How is this possible? The vagus nerve wraps around the vocal cords and is stimulated by the vibrations during singing or humming. Stimulation of the vagus nerve via the vocal cords can drive changes to your heart-rate variability and raise vagal tone over time.
3. Make good choices for lunch.
Did you know that the vagus nerve also connects the brain to your intestines? More and more evidence points to the fact that our gut health can affect the brain and its functions. This means that you should eat well, stay hydrated, and consume whole food probiotics to maintain your gut health. Unsure which probiotics are best for you? For FB Plus members, check out the article, What Are Probiotics and Are They Good for Me? written by one of our amazing Registered Dietitians.
4. While you’re on your lunch break, watch a video that makes you laugh or have an engaging conversation with a coworker (even if that coworker is your toddler!).
There is something to be said for laughter and socializing, especially when it comes to your mental health. More than a few studies suggest that laughing is medically beneficial because it increases chemicals in the body that help us feel good and relieve stress. While the direct connection between laughter and the vagus nerve has yet to be clearly defined, it certainly can’t hurt to laugh and spend time with people you care about.
5. Take the stairs.
Exercise has been known to have positive effects on heart rate variability and, therefore, indirectly benefits vagal tone. Also, exercise can activate movement in your intestines, which can help with digestion and regulation of your bowel movements. We recommend achieving the weekly goal of 150 minutes of moderate intensity exercise or a daily goal of 30 minute workouts, five times per week.
6. Finish your day with meditation and deep breathing practices.
This is probably the most influential way to improve your vagal tone. When we inhale, our lungs send signals to the brain via the vagus nerve. As we exhale, the brain responds to the message from the lungs and instructs the heart to speed up or slow down accordingly. Therefore, you can directly affect your heart rate by controlling your breathing pattern.
Pay close attention to your exhales as they are the ones responsible for triggering relaxation. This is when vagal activity is at its highest and the heart rate at its lowest. Ideally, you should practice inhaling for a count of five and exhaling for a count of six. Because vagal tone is related to the stress response, it can be influenced by practices, like meditation and yoga, that emphasize the breath and mindfulness. However, experts warn against the practice of simple meditation without connection and state that changes to vagal tone can only occur when you actively focus on happy thoughts and positive connections with others.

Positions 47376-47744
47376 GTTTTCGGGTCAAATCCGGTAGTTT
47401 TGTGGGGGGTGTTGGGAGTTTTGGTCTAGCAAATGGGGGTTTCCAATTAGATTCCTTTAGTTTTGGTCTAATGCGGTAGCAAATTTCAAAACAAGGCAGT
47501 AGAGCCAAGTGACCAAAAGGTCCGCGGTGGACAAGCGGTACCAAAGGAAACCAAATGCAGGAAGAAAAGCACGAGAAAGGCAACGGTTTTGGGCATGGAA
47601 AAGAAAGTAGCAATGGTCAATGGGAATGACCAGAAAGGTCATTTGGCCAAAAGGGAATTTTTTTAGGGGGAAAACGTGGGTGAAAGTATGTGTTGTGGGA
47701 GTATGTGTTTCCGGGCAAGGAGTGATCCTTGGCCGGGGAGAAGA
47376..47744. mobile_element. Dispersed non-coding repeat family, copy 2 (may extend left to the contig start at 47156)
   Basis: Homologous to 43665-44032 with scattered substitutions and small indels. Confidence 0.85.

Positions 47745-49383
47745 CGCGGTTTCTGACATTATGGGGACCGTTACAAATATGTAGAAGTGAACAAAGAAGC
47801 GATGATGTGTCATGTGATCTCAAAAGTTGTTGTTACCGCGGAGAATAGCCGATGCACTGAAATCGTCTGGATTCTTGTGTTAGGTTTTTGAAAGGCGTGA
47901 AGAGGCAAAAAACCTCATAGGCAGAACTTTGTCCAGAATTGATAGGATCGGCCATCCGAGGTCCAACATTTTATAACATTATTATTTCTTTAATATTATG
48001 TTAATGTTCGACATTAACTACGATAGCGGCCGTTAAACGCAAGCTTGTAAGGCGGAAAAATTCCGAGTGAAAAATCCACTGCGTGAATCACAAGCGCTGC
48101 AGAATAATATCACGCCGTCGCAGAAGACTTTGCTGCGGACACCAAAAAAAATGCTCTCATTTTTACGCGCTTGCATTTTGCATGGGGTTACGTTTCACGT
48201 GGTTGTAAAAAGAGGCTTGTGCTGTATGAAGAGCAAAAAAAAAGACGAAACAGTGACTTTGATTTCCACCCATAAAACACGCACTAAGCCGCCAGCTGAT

Want to learn more about breathing patterns? Check out our article, Learn How to Breathe Through Your Pain in 4 Steps, dealing with the art of breathing and pain patterns.
It is clear that more research is needed to understand the effects of the vagus nerve on our mood, feelings, and connections with others. However, we do know that vagal tone is positively connected to our emotions, breathing pattern, and gut health.
What if these tips don't work?
Sometimes, though, thinking happy thoughts and singing in the shower is not enough. There are times when changing your vagal tone and brain chemistry are beyond your control and unaffected by the approaches listed above. When this happens, you should seek professional help to find the best individualized treatment approach that works for you. Don’t be afraid to ask questions and seek additional help when you need it.
The approaches listed in this article are meant to promote daily well-being, social connectivity, and physical wellness. We are curious to know whether learning about the vagus nerve and vagal tone is new to you or something that you have come across before. Share your thoughts on this practice below and let us know what other health-related information would interest you!
Written for Fitness Blender by Kayla C, PT, DPT
Board-Certified Neurological Clinical Specialist